JACK GROSSMAN: Just got what they paid you. So, it was okay for the government. 100:00They got the work done that they needed. And, it worked out good for the government. And a lot of the guys had jobs on the side. But eventually, they shut the place down. Now, I put in, I was in my twelfth year when I found that I could make more money running a catering truck.


JACK GROSSMAN: So, I resigned. I resigned. And uh, they beat me, when they decided in my twelfth year to shut the Navy Yard down completely, they said, "How are you gonna, a lot of these guys are eligible for pension." Like me, I 101:00was eligible. I was one of the first guys that ever worked there.


JACK GROSSMAN: So, because I had resigned, even though they could only pay up to eleven years of service, because of the twelfth year, that's when they shut the Yard down. So, they eliminated paying the people anything for twelfth years. They made it eleven years. They would lay these people off and give them their pension. When I found out about it, I went down to the office and I said, "Where's my pension?" They said, "You don't work there anymore." I said, "Hold 102:00everything. I worked eleven years full. I put in eleven years. This is my twelfth year, and I put half of that year in before I resigned. You owe me for eleven years. And that's what the pension calls for." Then they gave it to me.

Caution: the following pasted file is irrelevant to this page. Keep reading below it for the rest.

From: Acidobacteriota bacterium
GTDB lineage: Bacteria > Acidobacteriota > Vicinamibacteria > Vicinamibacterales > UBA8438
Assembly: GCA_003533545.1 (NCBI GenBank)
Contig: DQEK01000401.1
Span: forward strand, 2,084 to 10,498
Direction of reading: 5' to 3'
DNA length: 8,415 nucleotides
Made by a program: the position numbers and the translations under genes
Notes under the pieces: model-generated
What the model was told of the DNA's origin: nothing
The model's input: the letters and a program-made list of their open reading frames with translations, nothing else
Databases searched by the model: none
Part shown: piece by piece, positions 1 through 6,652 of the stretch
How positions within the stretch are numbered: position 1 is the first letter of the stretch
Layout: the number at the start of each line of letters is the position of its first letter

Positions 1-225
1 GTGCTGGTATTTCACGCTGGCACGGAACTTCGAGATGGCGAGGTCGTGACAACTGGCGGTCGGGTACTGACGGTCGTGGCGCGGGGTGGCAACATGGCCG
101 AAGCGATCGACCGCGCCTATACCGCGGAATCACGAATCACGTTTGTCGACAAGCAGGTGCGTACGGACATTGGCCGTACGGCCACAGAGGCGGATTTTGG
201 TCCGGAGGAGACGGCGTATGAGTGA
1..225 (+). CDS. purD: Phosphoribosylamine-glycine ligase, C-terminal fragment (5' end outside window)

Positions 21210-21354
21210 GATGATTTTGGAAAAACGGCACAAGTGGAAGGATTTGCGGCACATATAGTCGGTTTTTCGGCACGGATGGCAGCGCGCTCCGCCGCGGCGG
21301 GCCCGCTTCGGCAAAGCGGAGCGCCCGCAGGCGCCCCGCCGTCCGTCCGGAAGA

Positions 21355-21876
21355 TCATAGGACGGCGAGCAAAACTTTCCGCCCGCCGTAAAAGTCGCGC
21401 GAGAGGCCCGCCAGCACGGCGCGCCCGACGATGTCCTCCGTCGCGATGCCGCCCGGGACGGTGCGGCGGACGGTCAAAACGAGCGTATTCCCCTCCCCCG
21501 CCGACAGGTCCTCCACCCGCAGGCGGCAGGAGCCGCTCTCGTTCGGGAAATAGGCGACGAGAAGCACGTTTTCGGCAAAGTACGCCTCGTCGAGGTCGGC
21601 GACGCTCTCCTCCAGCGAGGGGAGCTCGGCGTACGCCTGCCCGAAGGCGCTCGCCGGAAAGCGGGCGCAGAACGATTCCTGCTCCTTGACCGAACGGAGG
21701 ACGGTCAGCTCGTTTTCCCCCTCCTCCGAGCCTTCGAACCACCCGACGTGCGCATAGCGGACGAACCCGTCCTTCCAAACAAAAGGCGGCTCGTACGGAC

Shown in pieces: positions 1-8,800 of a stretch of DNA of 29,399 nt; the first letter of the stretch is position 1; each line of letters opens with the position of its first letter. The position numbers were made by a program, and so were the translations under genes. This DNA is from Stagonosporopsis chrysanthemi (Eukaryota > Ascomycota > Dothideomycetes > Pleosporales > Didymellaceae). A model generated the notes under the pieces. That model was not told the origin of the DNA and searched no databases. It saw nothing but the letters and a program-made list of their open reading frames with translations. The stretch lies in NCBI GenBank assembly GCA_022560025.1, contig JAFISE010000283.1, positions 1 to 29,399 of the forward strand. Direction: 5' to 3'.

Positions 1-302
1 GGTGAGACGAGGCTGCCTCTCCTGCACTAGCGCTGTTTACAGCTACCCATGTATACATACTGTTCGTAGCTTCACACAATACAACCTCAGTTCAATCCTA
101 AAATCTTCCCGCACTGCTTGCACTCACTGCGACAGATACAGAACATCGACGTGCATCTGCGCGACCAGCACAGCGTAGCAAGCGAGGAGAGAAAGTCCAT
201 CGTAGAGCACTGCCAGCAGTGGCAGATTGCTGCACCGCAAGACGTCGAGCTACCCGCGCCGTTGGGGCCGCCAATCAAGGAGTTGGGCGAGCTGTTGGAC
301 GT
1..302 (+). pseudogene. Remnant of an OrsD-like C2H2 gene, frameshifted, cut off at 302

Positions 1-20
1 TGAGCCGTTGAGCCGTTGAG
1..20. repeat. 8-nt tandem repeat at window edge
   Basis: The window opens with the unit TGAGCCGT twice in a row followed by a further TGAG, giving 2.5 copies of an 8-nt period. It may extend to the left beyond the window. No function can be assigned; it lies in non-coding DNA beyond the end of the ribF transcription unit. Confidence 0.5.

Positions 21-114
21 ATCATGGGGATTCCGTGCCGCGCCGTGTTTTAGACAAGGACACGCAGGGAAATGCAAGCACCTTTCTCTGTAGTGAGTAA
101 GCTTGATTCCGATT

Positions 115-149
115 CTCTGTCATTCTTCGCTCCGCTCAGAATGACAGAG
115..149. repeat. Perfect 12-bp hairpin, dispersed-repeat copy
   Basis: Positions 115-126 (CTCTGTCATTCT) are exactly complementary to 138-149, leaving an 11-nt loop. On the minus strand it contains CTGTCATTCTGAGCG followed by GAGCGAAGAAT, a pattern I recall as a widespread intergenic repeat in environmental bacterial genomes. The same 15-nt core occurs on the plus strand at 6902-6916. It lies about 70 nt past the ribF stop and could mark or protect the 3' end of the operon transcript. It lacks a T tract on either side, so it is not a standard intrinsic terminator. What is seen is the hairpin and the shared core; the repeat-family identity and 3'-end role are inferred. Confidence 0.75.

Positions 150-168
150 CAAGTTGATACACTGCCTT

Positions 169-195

SADY SULLIVAN: Oh, so you did get the pension in the end?



JACK GROSSMAN: I never got it. Not a nickel.

SADY SULLIVAN: Did that happen to other people also?

JACK GROSSMAN: I don't know about other people. All I know is, that was 1940. You know how many years that is they owe me for?


JACK GROSSMAN: They never gave me a nickel. But I did good without them. So, I 103:00said, that's right. Meantime, I did ten times as good working for myself in a catering truck, and I made a lot of money. So, so I didn't get a pension, so what. I'm still here.

SADY SULLIVAN: Mm-hmm, mm-hmm.

JACK GROSSMAN: Anyway, that's kind of uh -- uh, there's a word for, explaining things to have a lot more say about --- but uh --